Waikiki is twenty minutes by plane and then an hour by bus from Molokai, but light years in ways that are both enlivening and infuriating. That’s why I go. It’s as anonymous as a twelve step meeting, more crowded than a feed lot, terribly loud and just plain stimulating. It’s also the very best place to go to get away from nature. The ocean feels like a public pool and the beach looks like a Rubens painting with pool toys. There is one of everybody laid out roasting in the sun. Fat Canadians, as white as unbaked pies, sprawl on beach mats. Their smiles betraying complete relief for time stolen from shoveling snow back home. Those are my people and I just love being there. For some unexplained reason nobody seems bothered by the square miles of exposed skin in various iterations of aging on that one weird little stretch of sand.
My legs were sore from the Kalaupapa hike, so sore I didn’t want to spend the next three nights climbing the rickety ladder to the top bunk in the hostel. The women’s dorm was full, except for the bunk I was never getting in. The unassuming young man who showed me the creaky sleeping arrangements tried to be helpful. He suggested I find someone to trade with. No one was in the room at the time and all the boogie boards were checked out. I knew from experience no one would give up their bottom bunk unless I caught them on video selling drugs. Back at the front desk the kind elderly gentleman understood my plight. He too had to get up during the night. He searched the computer for an empty bottom bunk and came up with one in a men’s dorm. That was okay with me as long as the boys were not all hurling banana daiquiris at the same time. Waikiki can do things like that to unseasoned young tourists and hostels are full of them.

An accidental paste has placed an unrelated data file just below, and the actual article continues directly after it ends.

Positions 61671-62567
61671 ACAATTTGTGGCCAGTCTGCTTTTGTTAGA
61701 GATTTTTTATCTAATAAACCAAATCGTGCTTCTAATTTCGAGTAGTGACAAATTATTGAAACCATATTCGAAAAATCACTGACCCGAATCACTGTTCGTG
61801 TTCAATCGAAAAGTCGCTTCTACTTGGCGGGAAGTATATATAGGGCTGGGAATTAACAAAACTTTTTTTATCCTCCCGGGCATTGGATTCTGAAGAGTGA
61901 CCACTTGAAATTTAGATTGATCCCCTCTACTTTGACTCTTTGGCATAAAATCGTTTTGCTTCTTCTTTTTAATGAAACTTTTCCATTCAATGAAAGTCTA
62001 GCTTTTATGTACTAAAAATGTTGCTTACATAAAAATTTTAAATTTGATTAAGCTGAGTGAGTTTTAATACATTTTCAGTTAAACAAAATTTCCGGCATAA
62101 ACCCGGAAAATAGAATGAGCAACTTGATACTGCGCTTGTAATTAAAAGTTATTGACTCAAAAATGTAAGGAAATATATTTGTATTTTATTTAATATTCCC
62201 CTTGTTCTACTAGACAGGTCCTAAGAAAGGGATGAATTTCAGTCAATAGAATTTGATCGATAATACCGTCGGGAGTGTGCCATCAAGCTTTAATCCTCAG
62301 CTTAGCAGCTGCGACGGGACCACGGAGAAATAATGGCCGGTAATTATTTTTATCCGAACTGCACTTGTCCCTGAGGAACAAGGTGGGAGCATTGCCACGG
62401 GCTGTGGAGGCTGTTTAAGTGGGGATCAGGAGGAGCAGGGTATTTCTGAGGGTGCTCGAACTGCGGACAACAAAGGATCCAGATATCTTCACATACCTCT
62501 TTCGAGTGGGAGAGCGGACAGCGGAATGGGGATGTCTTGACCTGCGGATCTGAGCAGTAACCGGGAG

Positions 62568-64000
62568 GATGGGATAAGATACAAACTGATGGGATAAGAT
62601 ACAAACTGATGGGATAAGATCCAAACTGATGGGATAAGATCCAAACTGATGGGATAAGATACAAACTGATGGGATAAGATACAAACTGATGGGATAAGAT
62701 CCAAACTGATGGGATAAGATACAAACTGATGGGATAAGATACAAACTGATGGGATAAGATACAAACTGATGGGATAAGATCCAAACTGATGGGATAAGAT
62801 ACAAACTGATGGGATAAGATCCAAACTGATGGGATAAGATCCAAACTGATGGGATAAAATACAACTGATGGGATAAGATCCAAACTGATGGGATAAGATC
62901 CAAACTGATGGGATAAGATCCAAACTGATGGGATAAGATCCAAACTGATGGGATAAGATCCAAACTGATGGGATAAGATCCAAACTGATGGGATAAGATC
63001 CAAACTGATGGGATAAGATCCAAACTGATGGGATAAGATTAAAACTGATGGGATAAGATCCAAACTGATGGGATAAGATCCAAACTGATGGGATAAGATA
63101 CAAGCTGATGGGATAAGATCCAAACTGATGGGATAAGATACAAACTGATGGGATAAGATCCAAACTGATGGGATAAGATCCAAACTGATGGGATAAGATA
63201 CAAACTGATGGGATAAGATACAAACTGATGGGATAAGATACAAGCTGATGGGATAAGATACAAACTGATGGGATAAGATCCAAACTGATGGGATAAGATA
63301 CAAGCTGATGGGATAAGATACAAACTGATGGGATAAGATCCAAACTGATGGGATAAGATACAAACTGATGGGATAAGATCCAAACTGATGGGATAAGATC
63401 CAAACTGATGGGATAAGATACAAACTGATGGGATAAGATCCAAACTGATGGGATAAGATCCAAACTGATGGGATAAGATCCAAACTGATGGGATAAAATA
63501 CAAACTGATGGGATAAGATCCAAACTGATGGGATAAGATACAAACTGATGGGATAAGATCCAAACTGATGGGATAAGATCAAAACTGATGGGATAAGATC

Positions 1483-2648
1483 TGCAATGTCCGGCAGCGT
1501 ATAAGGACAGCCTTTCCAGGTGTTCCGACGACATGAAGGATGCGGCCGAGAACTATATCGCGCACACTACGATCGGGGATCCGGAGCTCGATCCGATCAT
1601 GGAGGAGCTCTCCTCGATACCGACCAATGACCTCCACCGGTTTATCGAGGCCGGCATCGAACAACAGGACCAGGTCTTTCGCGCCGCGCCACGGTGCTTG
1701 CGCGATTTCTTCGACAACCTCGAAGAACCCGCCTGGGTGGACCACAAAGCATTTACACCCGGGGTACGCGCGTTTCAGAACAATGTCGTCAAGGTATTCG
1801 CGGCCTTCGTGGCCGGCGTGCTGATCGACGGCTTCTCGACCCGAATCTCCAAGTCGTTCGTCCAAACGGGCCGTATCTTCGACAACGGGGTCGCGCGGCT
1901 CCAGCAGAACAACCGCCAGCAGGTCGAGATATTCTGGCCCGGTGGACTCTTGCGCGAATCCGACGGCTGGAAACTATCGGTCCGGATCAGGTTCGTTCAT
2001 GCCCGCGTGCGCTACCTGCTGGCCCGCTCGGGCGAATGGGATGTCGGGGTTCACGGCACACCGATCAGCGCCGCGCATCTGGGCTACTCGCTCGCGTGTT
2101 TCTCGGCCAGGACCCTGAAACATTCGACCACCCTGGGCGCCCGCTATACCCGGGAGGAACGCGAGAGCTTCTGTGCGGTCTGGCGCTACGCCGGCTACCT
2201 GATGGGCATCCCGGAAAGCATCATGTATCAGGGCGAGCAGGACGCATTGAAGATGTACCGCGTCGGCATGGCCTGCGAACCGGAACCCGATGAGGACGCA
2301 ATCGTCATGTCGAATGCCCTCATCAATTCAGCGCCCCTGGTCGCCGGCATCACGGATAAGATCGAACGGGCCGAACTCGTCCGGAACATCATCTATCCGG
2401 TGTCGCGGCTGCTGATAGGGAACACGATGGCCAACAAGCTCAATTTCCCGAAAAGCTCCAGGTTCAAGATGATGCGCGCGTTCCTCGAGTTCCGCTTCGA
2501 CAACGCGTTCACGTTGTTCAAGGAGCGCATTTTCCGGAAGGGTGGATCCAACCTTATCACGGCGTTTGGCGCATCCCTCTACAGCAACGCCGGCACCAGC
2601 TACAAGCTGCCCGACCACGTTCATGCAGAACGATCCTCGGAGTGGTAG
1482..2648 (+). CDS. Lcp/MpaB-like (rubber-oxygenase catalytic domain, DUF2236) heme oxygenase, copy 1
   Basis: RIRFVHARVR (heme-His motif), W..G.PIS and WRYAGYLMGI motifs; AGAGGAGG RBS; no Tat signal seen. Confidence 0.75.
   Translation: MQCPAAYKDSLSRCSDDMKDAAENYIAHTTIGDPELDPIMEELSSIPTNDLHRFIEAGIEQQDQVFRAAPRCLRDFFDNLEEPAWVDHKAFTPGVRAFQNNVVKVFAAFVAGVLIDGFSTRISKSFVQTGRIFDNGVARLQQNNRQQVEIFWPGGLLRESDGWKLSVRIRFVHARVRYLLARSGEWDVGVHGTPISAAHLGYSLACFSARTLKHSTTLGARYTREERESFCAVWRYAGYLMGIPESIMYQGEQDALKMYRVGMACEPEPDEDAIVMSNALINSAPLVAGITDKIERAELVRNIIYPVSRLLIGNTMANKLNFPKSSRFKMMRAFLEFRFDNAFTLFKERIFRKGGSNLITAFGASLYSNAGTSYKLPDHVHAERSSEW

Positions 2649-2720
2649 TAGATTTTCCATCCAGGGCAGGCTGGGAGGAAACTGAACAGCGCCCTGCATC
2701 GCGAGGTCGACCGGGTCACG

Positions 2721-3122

The bunk beds were made of two by fours hung with tatty little curtains for privacy that was clearly imagined and, I kid you not, plastic mattresses. While I understand it is easier to clean daiquiri vomit off plastic, come on, even bed bugs don’t want to inhabit them. But I had complained already, on the verge of possibly real tears to get this coveted lower bunk and could not rail further. I took my stack of well worn sheets, made my bed and lay on it. Instantly my back started to tingle. I got up and put my beach towel under the sheet. It blocked the sweat producing power of plastic in the balmy tropics just long enough to fall asleep. Until the guy sleeping above me got up to pee. The bunk swayed and banged the wall as he swung down the ladder. It must have been late since the disco next door had shut off the thumping music and booted the drunks to the street where they held loud conversations in boozy slurs. Coming to consciousness sucked. I knew what had happened and just didn’t want to face it. The worn sheet had wrapped itself around my ankles, the beach towel and pillow had slipped off the bed and my face was glued to the plastic mattress with a thin slime of drool and sweat. Face down on a plate of mashed potatoes would have been more comfortable.
The next night I woke up because I could not understand what I was hearing. It filled the room and confused me. Five men snored in near harmony like a highly unconventional acapella group and there was testosterone in the timber. It was a long tedious stretch before I drifted off again. The third morning I woke myself up talking in my sleep. I dreamt I wore 1970’s Jane Fonda leggings to the beach and when I realized how stupid I looked (in the leggings not sweating on a plastic mattress) I started yelling NO, NO, NO. I can only imagine what my tortured moans sounded like, burbling in sweat, behind my tapa print curtain to the men in the other bunks. I don’t think I’ll stay there again. I’m not sure I can stay there again.